Most pandemic restrictions lifted for Holston churches May 1

Most pandemic restrictions lifted for Holston churches May 1

After a year of leading Holston's COVID-19 task force, the Rev. Jeff Wright said he is grateful to local churches "for being leaders in your communities during this global crisis."

  • Face masks are still required
  • Social distance as much as possible
  • Follow CDC guidelines
  • Inform district superintendent of revised plan
  • Vaccinations strongly encouraged


ALCOA, Tenn. -- As governors alter their state mask mandates and vaccinated Americans feel safer to return to public places, Holston Conference is also responding to reduced numbers of coronavirus cases by giving local churches freedom to decide how to proceed through the rest of the pandemic.

Beginning May 1, a conference-wide “protocol” of requirements and restrictions, established to prevent people from spreading COVID-19 on church property, will no longer be in effect.

The only requirements that remain in place: “You still have to wear a mask,” said the Rev. Jeff Wright, “and you still should social-distance as much as possible.”

Churches are also expected to follow U.S. Centers for Disease Control recommendations. Vaccinations are “strongly encouraged,” Wright said.

For the last year, Wright has chaired a 14-member task force, created by Bishop Dindy Taylor, charged with navigating the spread of COVID-19 throughout Holston communities in East Tennessee, Southwest Virginia, and North Georgia.

The task force created and implemented a 29-page document in June 2020 that has both been praised and criticized for protective measures such as prohibiting congregational singing and limiting the number of people inside church buildings.

Beginning May 1, local churches in Holston Conference may set their own protective guidelines for resuming activities.

For example, they can sing during worship, as long they’re wearing masks, Wright said. They can have Sunday school and offer a nursery to parents. They can also return hymnals and Bibles to the pews, since the CDC noted in early April that the risk of contracting the virus from touching a contaminated surface was less than 1 in 10,000.

Wright and the task force announced the end of the Holston Conference safety protocol in an April 23, 2021, email to church members and leaders.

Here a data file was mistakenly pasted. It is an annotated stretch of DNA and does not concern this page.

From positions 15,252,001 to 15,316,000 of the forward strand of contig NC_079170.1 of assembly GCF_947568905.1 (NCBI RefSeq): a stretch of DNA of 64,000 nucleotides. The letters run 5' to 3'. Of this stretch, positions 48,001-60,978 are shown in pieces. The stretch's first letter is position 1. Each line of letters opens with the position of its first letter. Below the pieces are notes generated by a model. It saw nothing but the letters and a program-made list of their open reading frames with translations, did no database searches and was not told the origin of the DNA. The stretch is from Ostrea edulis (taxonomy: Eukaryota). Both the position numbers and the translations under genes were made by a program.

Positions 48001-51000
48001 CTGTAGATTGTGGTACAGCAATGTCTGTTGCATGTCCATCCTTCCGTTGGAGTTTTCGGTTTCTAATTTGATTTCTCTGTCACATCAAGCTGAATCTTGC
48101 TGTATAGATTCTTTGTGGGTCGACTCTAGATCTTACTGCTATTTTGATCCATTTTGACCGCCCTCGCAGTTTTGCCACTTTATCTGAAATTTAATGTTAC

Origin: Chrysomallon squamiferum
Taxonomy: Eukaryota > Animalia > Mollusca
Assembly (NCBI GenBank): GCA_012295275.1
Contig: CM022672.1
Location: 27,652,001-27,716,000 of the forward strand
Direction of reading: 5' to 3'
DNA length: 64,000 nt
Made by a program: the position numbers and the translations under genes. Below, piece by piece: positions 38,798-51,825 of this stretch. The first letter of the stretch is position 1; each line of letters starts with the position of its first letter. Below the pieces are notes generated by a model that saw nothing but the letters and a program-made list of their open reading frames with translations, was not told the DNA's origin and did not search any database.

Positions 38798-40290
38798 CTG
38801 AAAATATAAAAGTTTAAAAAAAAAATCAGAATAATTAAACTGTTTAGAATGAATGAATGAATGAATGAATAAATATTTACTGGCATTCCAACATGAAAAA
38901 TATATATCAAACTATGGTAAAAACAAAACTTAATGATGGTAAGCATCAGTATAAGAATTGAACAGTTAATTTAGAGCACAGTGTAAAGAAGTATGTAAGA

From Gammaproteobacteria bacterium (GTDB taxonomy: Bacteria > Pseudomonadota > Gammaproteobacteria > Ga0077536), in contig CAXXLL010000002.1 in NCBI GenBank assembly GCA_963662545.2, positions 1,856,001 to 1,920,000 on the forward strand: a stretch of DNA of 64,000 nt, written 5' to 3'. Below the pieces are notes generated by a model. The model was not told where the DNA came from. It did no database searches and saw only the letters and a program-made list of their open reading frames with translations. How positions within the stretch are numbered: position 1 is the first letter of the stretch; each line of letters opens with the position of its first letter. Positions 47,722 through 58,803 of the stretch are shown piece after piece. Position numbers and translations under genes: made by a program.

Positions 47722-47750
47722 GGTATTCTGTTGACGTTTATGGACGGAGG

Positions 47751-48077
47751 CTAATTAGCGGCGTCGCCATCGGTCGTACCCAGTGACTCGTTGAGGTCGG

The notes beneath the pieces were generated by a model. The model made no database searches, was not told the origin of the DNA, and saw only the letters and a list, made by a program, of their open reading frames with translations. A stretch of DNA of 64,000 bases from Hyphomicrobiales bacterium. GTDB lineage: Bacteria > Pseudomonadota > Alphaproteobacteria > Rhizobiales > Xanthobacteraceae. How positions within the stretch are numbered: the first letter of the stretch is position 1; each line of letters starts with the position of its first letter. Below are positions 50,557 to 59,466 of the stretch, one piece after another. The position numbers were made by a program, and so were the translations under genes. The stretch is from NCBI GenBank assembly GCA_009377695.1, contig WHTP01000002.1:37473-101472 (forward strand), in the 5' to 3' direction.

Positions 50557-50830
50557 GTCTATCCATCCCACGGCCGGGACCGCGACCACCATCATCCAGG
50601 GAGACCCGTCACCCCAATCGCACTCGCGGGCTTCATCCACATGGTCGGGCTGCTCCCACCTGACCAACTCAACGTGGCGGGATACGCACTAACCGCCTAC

“In lifting the Protocol, we are not saying just do what you want to do,” the email said. “We are still trying to save lives. Wesley’s three simple rules -- Do No Harm, Do Good, and Stay in Love with God -- must still guide our hearts, our minds, and our actions.”

On April 29, Wright said in a telephone interview that Holston churches are still expected to proceed carefully. If church leaders alter the pandemic safety plan they submitted to their district superintendents over the past year, the task force requests they inform their district offices of their new plans, as a matter of record.

“We’re still in the middle of a pandemic that hasn’t gone away yet,” Wright said. “What we want them to do is to be safe.”

Wright said he is often asked why congregants are still required to wear masks if they have already been vaccinated or if their states have ended mask mandates.

“Our answer to that is because the CDC says so,” Wright said. “We’re hearing in the news about how many people are not getting vaccinated, so we’re still trying to ‘do no harm’ and keep people safe.”
 
Because Holston Conference’s 853 churches and related ministries are located in three different states, each with different health mandates, trying to set policies for Holston has been challenging, Wright said.  

“I know that everyone has not agreed, but we’re so thankful for everything our churches have done to keep people safe and still show the love of God,” he said. “I haven’t heard of any of our churches being a ‘super-spreader site.’ Local health authorities have thanked us for that, because some non-UMC churches have been labeled as super-spreader sites in our area.”

While several Holston clergy were infected with the virus, some becoming very ill, none have died from the virus to his knowledge, said Wright, who also serves as Appalachian District superintendent of 102 churches.

Wright joins many others in being glad to leave the past year behind. In November 2020, he tested positive for COVID-19, although he says he experienced mild symptoms. In February and March of this year, he received his vaccinations in the Mafair United Methodist Church parking lot.

On May 1, the task force that Wright has chaired for the past year will officially be dissolved. After a year of checking coronavirus case statistics every morning, Wright says he’s looking forward to breaking the habit.


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Holston Conference includes 853 United Methodist congregations in East Tennessee, Southwest Virginia, and North Georgia.
 

Author

Annette Spence

Annette Spence is editor of The Call, the Holston Conference newspaper.